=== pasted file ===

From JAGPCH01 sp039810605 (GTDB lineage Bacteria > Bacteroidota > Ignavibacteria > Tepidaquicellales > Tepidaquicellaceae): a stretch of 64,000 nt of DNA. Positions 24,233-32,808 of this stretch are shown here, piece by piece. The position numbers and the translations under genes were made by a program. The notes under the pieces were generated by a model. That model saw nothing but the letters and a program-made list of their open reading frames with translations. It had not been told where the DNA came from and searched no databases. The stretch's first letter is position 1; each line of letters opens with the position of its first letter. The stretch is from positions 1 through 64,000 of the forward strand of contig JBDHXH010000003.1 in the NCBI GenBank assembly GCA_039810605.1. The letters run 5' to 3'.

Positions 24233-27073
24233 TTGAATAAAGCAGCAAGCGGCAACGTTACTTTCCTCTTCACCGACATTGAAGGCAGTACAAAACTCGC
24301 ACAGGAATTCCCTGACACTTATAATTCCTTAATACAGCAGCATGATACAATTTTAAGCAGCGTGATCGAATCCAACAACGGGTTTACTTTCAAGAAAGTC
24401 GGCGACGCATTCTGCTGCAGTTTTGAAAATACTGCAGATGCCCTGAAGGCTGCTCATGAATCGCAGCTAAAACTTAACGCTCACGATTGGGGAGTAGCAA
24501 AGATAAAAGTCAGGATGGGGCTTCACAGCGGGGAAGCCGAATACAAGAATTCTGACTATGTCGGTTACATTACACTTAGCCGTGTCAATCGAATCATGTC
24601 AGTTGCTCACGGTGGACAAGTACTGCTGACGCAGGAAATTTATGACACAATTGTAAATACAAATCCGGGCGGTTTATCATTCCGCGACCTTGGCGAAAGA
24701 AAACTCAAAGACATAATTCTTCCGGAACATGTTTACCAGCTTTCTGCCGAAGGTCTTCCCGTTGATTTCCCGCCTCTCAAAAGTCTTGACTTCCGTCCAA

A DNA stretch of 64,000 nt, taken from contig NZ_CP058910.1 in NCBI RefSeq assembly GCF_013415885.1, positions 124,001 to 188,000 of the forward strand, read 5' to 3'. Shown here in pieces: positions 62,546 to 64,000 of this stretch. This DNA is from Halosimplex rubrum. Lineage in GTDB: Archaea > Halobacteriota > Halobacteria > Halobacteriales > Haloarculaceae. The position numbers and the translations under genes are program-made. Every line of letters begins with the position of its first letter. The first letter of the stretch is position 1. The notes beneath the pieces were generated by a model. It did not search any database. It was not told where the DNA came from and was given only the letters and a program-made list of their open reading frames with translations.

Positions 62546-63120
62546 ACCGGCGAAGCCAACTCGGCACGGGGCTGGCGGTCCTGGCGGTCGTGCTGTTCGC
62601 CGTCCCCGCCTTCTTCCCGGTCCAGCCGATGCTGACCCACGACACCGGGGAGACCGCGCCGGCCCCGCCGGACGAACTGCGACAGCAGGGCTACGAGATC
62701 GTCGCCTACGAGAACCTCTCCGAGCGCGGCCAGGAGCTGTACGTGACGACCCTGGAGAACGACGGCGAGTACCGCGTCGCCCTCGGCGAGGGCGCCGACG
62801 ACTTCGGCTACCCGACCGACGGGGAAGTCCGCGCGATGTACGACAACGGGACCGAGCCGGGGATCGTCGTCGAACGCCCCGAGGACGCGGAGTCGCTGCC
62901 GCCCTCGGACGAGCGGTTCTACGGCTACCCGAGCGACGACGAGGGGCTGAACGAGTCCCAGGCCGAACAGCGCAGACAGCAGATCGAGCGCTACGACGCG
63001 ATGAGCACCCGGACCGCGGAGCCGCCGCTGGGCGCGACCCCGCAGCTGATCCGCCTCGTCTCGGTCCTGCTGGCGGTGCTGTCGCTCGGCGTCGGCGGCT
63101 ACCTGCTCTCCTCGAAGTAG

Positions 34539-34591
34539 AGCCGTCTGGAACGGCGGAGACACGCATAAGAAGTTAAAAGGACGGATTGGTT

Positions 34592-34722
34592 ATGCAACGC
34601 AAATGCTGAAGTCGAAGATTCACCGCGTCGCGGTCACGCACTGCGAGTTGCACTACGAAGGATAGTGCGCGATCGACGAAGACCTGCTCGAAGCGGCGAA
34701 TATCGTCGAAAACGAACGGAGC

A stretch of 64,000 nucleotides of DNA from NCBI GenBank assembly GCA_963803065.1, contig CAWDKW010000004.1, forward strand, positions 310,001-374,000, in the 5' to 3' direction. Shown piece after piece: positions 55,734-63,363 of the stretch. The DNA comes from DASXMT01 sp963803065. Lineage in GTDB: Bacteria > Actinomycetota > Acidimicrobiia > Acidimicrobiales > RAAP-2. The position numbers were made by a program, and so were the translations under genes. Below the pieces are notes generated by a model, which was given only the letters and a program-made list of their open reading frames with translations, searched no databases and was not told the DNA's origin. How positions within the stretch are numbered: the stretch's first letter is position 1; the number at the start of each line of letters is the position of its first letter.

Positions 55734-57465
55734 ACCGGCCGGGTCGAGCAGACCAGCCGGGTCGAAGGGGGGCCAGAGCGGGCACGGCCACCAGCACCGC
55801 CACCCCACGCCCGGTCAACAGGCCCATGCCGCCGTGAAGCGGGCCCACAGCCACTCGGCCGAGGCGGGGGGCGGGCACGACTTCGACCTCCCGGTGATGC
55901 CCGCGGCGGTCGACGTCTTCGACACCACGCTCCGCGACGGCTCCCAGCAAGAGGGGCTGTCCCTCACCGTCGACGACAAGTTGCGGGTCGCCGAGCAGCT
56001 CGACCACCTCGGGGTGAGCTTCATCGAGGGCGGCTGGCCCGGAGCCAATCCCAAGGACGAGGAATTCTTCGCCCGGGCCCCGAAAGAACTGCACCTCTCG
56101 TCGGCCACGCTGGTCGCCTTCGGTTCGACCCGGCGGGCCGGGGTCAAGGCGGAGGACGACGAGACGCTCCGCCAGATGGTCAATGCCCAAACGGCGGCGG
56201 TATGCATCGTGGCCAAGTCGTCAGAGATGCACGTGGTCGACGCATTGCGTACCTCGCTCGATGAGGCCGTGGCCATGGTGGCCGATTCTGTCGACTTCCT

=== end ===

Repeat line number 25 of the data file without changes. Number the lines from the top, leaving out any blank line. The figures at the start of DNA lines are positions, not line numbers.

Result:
Positions 55734-57465